AUGUST: OSAGE COUNTY plays host to a family dynamic that could have been spawned by mating Lucrezia Borgia with Saddam Hussein. It also gives venting room for some of the best ensemble acting and blistering individual explosion-meltdowns in the Home as Hell pantheon. The fractured bayou broods of Tennessee Williams and soused, sniping academics of Edward Albee seem like the Cleaver’s and Ozzie & Harriet next to the Oklahoma tornadoes of the Weston family, conjured by the script Tracy Letts pared from his Pulitzer winning play. The scorched and cloud-scudded Midwest they seethe in might as well be Middle Earth under assault from Orcs: you’d find more allies there.
When Dad (Sam Shepard) checks out, the three grown daughters of ‘Violet Weston’ (Meryl Streep) gather themselves for confronting her over their past (bleak), her present condition (cancer and addiction to pills) and the pregnant-with-foreboding future. The loyal but ravaged girls (Julia Roberts, Julianne Nicholson and Juliette Lewis) bring along their variously problematic men (Ewan McGregor, Dermot Mulroney and Benedict Cumberbatch). Other related combatants include Margo Martindale, Chris Cooper and Abigail Breslin. Observing in stoic dignity is Misty Upham. No guns in the house, but enough verbal ammunition flies over the 130 minutes to restart the Civil War. It’s not all heavy; much of it is witheringly funny in a deep, dark way. A helluva script.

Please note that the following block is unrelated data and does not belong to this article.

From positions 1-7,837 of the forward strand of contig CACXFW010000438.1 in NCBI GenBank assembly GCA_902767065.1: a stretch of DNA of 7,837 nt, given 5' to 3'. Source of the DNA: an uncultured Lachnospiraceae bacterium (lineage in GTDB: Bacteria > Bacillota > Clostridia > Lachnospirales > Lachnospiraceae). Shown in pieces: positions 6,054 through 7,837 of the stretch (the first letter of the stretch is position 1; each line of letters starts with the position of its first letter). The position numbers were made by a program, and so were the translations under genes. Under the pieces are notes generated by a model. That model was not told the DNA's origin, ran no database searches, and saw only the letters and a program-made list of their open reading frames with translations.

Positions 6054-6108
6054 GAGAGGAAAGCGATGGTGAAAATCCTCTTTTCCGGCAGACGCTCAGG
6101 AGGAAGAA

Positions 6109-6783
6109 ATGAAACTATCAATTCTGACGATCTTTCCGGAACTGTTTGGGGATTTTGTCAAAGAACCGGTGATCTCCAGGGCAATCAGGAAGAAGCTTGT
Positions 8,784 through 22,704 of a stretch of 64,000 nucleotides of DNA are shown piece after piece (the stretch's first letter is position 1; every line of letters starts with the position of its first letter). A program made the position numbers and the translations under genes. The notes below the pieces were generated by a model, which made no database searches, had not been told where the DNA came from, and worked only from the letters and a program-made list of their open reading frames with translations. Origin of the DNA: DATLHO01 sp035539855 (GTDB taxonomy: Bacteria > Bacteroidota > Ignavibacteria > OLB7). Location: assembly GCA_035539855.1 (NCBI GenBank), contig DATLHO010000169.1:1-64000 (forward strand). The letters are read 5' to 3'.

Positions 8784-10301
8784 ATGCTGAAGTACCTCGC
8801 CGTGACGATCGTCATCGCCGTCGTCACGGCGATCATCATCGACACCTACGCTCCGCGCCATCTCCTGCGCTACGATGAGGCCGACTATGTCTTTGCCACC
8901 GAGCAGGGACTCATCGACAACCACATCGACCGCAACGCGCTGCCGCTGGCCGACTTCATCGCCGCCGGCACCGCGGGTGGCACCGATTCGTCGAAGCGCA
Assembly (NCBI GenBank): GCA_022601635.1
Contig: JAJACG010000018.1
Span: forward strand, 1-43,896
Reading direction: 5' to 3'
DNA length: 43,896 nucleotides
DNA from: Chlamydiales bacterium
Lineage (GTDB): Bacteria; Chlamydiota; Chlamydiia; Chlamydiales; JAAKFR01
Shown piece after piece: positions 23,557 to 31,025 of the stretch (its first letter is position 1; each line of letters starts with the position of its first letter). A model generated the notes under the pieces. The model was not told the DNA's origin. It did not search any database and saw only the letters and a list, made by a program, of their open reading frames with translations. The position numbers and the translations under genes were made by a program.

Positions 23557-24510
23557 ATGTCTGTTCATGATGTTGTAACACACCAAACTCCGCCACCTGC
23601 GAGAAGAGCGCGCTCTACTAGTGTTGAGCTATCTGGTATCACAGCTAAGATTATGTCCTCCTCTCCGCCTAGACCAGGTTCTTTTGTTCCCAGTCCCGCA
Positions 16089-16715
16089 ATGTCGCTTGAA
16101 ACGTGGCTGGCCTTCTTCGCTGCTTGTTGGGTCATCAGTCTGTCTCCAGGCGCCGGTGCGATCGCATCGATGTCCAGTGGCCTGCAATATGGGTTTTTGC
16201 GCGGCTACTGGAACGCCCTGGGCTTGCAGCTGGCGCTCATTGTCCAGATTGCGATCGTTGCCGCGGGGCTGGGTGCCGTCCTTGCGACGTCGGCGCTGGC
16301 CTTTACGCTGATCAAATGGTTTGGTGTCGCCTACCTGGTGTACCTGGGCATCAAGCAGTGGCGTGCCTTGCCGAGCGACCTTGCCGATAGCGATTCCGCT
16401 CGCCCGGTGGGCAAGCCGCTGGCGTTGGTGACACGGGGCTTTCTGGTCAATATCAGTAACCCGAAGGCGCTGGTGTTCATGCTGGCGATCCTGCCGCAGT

Directed by John Wells, the acting from everyone involved is stellar, highest honors going to a bile-ridden Streep and an unleashed, lacerating Roberts: both nominated for Oscars–Actress and Supporting Actress. The $25,000,000 effort yielded mostly positive reviews and a worldwide box-office take of $74,200,000, 78th place among features released in 2013.